The construction process forced enslaved people to endure backbreaking labor, Lusane said, such as cutting down trees, dredging swamps, removing dirt and rocks and bringing materials to the site from distant rock quarries.
"There would have been a sizable number of enslaved people involved," Lusane added. "They were building the city as a whole. It took 10 years, and you can be pretty sure that given the work — and the possibility of injuries, diseases, and accidents — that people died."
In 2005, PolitiFact noted, a congressional task force issued a report, entitled "History of Slave Laborers in the Construction of the United States Capitol," that found "plenty of evidence of slave involvement in the Capitol's construction."
"Perhaps the most compelling evidence were records of payments from the commissioners for the District of Columbia — the three men appointed by George Washington to oversee the construction of the capitol and the rest of the city of Washington — to slave owners for the rental of slaves to work on the capitol," PolitiFact reported. "The records reflect 385 payments between 1795 and 1801 for 'Negro hire,' a euphemism for the yearly rental of slaves."
The task force concluded that nobody will ever know the precise number of slaves used in the construction process, but it found that the brutal labor closely resembled the kind used in the construction of the White House. From PolitiFact:
"Slaves were likely involved in all aspects of construction, including carpentry, masonry, carting, rafting, plastering, glazing and painting, the task force reported. And slaves appear to have shouldered alone the grueling work of sawing logs and stones.
"Slave crews also toiled at the marble and sandstone quarries that provided the stone to face the structure — lonely, grueling work with bleak living conditions in rural Virginia and elsewhere. 'Keep the yearly hirelings at work from sunrise to sunset — particularly the Negroes,' the commissioners wrote to quarry operator William O'Neale in 1794."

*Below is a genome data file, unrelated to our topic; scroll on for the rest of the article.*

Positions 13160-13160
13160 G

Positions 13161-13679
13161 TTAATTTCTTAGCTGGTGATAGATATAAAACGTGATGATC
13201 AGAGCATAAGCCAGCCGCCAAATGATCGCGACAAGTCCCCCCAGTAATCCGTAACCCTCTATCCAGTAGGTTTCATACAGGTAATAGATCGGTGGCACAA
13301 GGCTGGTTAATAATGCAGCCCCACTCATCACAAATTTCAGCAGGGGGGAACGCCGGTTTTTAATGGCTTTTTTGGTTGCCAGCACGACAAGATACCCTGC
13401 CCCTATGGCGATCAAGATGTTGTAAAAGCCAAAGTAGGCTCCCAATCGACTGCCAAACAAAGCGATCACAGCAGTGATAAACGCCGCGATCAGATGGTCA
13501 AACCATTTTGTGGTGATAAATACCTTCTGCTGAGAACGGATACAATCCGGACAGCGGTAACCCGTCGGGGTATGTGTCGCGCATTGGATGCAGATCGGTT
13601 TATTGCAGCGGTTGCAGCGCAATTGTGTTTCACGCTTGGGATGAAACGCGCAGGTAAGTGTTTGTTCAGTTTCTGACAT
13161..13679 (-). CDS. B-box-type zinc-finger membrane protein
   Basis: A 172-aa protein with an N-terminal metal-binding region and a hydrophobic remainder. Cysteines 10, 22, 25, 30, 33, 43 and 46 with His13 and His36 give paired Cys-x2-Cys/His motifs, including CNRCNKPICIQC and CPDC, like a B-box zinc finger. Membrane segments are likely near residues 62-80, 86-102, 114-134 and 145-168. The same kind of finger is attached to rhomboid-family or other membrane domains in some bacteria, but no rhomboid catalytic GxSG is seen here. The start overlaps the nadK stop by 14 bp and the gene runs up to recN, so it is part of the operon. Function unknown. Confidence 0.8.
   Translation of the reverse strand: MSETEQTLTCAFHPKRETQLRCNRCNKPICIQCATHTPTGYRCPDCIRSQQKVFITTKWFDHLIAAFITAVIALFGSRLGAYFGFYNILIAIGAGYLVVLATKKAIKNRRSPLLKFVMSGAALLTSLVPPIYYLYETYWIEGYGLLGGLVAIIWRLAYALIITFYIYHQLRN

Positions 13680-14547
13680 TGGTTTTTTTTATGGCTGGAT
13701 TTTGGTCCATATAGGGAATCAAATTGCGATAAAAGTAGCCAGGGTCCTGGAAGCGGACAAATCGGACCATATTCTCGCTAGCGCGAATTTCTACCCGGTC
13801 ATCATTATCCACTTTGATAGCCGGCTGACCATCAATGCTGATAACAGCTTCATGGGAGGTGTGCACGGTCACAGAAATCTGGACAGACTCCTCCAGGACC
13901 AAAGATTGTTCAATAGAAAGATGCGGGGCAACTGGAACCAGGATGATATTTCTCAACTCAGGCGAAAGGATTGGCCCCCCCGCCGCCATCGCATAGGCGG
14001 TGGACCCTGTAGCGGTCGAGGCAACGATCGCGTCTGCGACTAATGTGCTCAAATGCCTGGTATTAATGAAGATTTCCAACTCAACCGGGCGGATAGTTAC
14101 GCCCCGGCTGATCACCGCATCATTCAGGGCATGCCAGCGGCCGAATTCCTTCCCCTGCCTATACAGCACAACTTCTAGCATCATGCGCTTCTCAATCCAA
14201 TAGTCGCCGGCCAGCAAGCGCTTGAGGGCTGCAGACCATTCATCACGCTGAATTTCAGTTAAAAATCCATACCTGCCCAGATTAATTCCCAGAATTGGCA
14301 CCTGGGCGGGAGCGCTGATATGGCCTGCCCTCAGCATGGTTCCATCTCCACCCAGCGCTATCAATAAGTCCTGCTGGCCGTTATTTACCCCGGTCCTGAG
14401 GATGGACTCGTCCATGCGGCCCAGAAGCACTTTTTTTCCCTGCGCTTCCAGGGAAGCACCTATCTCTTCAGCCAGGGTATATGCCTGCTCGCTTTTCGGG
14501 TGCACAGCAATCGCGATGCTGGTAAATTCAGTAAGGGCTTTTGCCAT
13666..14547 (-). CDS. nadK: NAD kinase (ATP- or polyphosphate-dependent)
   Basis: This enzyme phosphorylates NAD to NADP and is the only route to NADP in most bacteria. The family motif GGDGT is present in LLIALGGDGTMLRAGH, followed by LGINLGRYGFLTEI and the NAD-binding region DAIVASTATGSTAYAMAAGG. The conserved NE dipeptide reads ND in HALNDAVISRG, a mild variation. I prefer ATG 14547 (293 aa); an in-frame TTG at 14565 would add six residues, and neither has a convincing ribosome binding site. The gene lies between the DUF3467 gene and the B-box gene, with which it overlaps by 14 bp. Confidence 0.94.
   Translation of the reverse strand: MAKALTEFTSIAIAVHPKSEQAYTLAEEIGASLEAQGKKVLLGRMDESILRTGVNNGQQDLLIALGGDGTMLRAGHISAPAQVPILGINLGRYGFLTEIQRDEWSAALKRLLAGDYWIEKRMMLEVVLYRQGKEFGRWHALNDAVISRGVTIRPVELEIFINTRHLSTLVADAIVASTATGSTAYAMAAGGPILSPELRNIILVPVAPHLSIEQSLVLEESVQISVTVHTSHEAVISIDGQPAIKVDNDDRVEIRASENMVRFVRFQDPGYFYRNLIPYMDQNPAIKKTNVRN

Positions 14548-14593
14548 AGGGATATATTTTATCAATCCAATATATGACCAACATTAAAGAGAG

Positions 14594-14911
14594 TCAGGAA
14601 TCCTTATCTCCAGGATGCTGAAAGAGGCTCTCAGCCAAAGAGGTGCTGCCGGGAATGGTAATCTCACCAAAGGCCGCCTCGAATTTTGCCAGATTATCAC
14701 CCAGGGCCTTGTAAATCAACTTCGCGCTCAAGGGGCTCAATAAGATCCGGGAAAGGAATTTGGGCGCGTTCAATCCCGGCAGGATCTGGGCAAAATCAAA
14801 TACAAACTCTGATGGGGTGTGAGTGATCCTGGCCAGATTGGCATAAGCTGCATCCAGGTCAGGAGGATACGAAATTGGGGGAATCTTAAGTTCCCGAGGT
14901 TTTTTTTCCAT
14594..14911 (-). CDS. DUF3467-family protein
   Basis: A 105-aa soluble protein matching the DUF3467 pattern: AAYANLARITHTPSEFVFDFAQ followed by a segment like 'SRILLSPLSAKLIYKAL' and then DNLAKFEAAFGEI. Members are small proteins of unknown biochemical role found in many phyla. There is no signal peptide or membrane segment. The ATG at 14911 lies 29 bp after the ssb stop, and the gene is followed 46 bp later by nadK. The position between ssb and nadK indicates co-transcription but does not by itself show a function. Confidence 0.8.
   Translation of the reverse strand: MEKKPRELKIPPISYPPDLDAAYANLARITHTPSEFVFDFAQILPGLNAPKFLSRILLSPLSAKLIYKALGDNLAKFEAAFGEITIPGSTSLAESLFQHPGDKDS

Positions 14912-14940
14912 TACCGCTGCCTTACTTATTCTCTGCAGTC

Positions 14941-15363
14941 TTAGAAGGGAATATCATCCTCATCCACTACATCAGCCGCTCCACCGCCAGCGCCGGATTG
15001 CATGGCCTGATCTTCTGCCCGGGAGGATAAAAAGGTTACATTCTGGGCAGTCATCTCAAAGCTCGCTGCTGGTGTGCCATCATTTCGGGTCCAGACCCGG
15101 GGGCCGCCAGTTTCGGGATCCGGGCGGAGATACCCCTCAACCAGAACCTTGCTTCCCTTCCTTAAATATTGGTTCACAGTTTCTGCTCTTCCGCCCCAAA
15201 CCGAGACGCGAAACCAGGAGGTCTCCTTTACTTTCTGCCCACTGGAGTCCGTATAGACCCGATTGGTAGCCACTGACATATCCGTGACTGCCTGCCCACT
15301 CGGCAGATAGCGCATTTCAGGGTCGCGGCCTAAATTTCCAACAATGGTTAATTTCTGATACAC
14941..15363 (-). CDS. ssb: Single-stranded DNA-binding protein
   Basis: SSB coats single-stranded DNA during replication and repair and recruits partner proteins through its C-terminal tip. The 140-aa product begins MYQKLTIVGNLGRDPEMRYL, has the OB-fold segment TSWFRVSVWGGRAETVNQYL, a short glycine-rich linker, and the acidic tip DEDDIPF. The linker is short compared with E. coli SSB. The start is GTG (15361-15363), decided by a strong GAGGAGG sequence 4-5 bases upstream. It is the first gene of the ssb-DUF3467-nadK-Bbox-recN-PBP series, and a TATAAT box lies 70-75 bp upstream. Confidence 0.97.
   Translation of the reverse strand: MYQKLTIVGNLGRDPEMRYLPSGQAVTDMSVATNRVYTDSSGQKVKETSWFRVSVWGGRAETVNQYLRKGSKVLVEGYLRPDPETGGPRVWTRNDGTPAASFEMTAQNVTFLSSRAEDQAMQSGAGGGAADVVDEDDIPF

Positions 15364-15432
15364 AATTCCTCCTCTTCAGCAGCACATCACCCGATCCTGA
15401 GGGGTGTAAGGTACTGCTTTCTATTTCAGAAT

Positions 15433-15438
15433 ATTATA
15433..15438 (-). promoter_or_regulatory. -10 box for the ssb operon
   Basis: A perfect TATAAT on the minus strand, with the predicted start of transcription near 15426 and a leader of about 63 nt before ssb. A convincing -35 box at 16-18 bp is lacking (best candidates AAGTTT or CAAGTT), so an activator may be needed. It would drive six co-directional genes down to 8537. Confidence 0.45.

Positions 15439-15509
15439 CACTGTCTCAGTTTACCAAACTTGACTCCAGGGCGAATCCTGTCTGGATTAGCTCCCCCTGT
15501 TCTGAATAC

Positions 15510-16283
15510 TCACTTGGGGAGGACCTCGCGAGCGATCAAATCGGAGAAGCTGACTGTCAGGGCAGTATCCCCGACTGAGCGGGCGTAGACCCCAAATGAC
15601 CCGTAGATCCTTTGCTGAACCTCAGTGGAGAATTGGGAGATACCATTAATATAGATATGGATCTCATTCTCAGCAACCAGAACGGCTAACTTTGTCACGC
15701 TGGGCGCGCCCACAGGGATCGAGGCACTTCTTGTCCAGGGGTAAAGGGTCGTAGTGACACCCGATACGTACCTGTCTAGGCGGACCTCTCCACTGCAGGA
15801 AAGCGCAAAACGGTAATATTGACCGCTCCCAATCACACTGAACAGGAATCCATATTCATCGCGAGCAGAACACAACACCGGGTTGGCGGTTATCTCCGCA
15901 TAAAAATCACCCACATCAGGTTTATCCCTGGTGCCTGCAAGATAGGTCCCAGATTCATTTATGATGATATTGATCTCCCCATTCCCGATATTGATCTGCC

In an interview with C-Span in 2011, Lusane detailed the intimate and coercive relationship many of the nation's early leaders had with the people they kept in bondage. In his book, he tells the story of Oney Judge, a woman enslaved by President Washington who managed to escape. Washington attempted to organize her kidnapping, Lusane said, but Judge — who was living as a free woman in New Hampshire at the time — eluded her former master and would eventually learn to read and live into her 80s.
Her decision to escape the grip of the nation's first president, she would later tell interviewers, was inspired by the American Revolution, Lusane said.
Hundreds of years later, Lusane told The Post, stories like Judge's do not feature prominently in American history because of our insistence on presenting presidents in a positive light.
And yet, he noted, their physical legacy remains.
"As it turns out, slaves became extremely skilled because they did the work around the plantations, around the farms. All of the large structures that were built up and down the East Coast — from libraries to universities to city halls to mansions — were built by slave labor. That meant people had carpentry skills, masonry skills, even some architectural and design skills."
The first lady brought some of that legacy alive Monday night, correcting a historical record in a way that historians like Lusane would like to see memorialized at the White House so that the nation can finally move forward.
"What struck me was that her remarks were unique in terms of the perspective of a woman of color," he said. "It's hard to imagine someone who was not a woman of color giving that particular speech. She did it in a way that was perfectly toned, and she talks about the country addressing issues of difference without exacerbating those issues.
"It's a history lesson that is so valuable," he added.